Identifying initial privacy concerns in this new era
Even though there is no clear definition yet, the Metaverse entails a future in which personal and commercial life is conducted digitally in parallel with our lives in the physical world. Imagine a lifestyle videogame but with real repercussions: you can buy and trade goods, attend concerts, engage in social events and even work. The initial focus appears to be around gaming, digital meeting spaces, digital assets, such as art, and brain-to-machine interactions. Also, as time passes and this virtual space evolves, artificial intelligence becomes increasingly used. This reality will make the Metaverse the biggest source of data about individuals in the world.
According to Nick Clogg, President of Global Affairs at Meta1, the main attributes of the metaverse are:
1. Ephemerality: Our daily communications in the “real” world are ephemeral. Clogg says: “we speak, people hear us, and no long-term record of what we said exists. In contrast, emails, text messages, and written posts on social media are often persistent, creating a record that lasts over time and which can be inspected, reviewed, modified or deleted. The metaverse will constitute a shift towards live, speech-based communication that will often feel as transient as face-to-face conversations. Just as in the physical world, this kind of ephemeral communication will exist alongside persistent messages and communication but is likely to be far more common.”
2. Embodiment: Communication in the Metaverse will be through physicality, since avatars will reflect real bodily movements. As Clogg explains: “This real-time, 3D synchronicity is a crucial difference with the way we interact in today’s internet.”
3. Immersion: Interactions will be held in specific spaces where social interaction feels natural, just like in the physical world (at a coffee shop, a restaurant or at home). Again, Clogg sustains that no other form of communication, like books or music, has been able to create the feeling of being in a shared space that is possible within the Metaverse.
In the Metaverse, organizations will be able to collect information about individuals’ physiological responses, their movements and even brainwave patterns, which will probably result in more accurate behavior prediction and modeling even further and more precisely that social media data mining has already achieved. In the Metaverse, users will no longer need to be proactively providing personal data because it will be gathered automatically in the background. Accordingly, it is important to establish which entity or entities have responsibility for determining how and why personal data will be processed.
Considering that most of the data gathered in the Metaverse will possibly be biometric data, considered a special category of data under the GDPR (General Data Protection Regulation) and other equivalent regulations such as the ones issued in Colombia and Brazil, users would have to give explicit consent for every purpose their data will be used. This poses a problem for the seamless immersion2 effect the Metaverse intends, since changing and moving from platform to platform would, ideally, require a data usage and processing consent every single time. That is rather impractical. One apparent solution is presenting a “catch-all” consent form from the central administrator of the Metaverse, similar to current Terms & Conditions agreements users are signing for every social media platform.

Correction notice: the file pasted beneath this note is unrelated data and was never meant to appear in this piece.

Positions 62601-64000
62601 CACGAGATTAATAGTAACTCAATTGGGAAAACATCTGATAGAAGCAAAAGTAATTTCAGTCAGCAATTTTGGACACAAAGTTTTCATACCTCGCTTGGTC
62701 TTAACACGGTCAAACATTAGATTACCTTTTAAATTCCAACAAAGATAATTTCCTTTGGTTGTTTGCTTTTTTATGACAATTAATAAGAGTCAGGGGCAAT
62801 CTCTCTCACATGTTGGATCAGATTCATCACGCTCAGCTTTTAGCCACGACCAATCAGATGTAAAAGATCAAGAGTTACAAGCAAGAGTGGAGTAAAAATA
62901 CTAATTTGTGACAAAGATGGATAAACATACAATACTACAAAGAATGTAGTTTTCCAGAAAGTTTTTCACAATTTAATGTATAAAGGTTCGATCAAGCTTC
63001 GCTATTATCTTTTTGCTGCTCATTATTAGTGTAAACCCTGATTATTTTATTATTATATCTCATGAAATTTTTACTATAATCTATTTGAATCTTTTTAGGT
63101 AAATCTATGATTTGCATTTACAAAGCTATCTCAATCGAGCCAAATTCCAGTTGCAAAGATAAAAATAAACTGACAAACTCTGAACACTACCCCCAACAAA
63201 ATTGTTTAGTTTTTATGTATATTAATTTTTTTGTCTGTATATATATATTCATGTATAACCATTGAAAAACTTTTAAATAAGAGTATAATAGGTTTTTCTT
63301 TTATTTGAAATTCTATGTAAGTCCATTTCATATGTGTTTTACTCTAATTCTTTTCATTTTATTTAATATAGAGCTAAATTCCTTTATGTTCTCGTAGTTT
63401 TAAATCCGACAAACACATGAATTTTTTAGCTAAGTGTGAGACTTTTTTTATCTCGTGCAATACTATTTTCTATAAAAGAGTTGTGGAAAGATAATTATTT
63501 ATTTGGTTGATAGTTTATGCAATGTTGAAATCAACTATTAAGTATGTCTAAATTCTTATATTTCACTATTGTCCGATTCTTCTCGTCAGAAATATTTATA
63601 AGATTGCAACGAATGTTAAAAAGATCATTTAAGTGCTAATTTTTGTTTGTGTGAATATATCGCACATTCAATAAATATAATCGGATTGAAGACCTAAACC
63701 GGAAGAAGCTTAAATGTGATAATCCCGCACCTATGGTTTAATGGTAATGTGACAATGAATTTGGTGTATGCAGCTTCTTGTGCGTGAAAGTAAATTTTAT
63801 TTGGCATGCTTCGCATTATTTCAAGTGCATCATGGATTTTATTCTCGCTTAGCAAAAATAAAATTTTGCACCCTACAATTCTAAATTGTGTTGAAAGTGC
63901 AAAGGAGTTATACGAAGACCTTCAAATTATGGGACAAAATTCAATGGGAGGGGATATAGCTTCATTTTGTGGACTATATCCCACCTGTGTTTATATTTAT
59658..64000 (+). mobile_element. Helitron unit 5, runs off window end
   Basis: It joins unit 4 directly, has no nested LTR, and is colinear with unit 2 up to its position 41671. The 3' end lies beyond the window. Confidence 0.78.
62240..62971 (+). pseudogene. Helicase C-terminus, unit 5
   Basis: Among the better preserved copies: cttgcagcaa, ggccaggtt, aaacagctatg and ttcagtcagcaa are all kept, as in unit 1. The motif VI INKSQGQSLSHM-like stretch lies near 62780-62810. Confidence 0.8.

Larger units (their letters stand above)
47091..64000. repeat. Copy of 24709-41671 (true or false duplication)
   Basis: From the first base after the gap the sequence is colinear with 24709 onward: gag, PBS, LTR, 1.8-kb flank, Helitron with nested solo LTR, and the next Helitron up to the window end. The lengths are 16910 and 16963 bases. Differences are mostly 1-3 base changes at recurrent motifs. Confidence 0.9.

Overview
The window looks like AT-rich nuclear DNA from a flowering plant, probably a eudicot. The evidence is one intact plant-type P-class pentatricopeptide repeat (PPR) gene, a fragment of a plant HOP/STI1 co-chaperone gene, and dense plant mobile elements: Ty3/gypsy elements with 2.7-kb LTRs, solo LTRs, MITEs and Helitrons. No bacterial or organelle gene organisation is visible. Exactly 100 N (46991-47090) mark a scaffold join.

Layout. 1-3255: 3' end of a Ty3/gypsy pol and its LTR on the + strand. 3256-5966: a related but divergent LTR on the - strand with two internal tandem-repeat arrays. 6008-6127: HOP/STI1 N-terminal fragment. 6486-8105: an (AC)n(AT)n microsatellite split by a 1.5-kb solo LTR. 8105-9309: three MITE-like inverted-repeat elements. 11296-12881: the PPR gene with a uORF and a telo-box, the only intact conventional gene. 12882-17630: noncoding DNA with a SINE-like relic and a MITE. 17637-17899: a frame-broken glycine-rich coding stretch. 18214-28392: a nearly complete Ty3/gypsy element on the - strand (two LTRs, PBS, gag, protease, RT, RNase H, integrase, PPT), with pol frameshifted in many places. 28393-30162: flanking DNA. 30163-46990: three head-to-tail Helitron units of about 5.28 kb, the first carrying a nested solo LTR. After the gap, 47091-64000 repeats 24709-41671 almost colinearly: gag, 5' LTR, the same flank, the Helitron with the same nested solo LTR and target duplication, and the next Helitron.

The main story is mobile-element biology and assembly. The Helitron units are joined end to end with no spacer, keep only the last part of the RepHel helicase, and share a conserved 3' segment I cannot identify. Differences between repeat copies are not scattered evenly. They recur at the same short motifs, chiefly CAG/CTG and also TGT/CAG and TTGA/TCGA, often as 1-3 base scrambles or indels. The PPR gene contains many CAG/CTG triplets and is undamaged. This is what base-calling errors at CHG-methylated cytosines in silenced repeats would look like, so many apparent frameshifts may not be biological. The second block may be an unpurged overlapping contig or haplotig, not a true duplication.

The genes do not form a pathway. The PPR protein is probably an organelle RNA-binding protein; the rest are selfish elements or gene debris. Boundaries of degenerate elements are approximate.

The EU has been vocal in rejecting that kind of agreement or consent. It generally lifts the burden of protection from the provider and users don’t know their rights or the information they are resigning because of how complex and intricate the “catch-all” documents are. A similar case has risen in Canada regarding companies utilizing AI technologies. Privacy commissioners from the North American country have identified unlawful mass surveillance and collection of biometric data. As a response, Quebec specifically regulates this matter through the Personal Information Protection and Electronic Documents Act (PIPE-DA). This federal law requires organizations to obtain consent and inform individuals of the purpose for collecting, using, or disclosing that information. The condition though is low compared to the EU’s General Data Protection Regulations since it only requires a “comparable level of protection when transferring data to third parties”.
Since 2019, the Industry and Commerce Superintendence in Colombia has issued multiple non-binding guides about personal data treatment and handling. This are, thus far, the only documents issued by Colombia’s privacy authority, which is certainly helpful to be able to somewhat regulate it based on precedent positions to pertaining matters after further developments of the Metaverse. The need for regulation or additional guidelines from the regulators, is essential because, as we know, the pace of internet’s innovation is unfathomable and being caught off guard might come at high costs in the long run.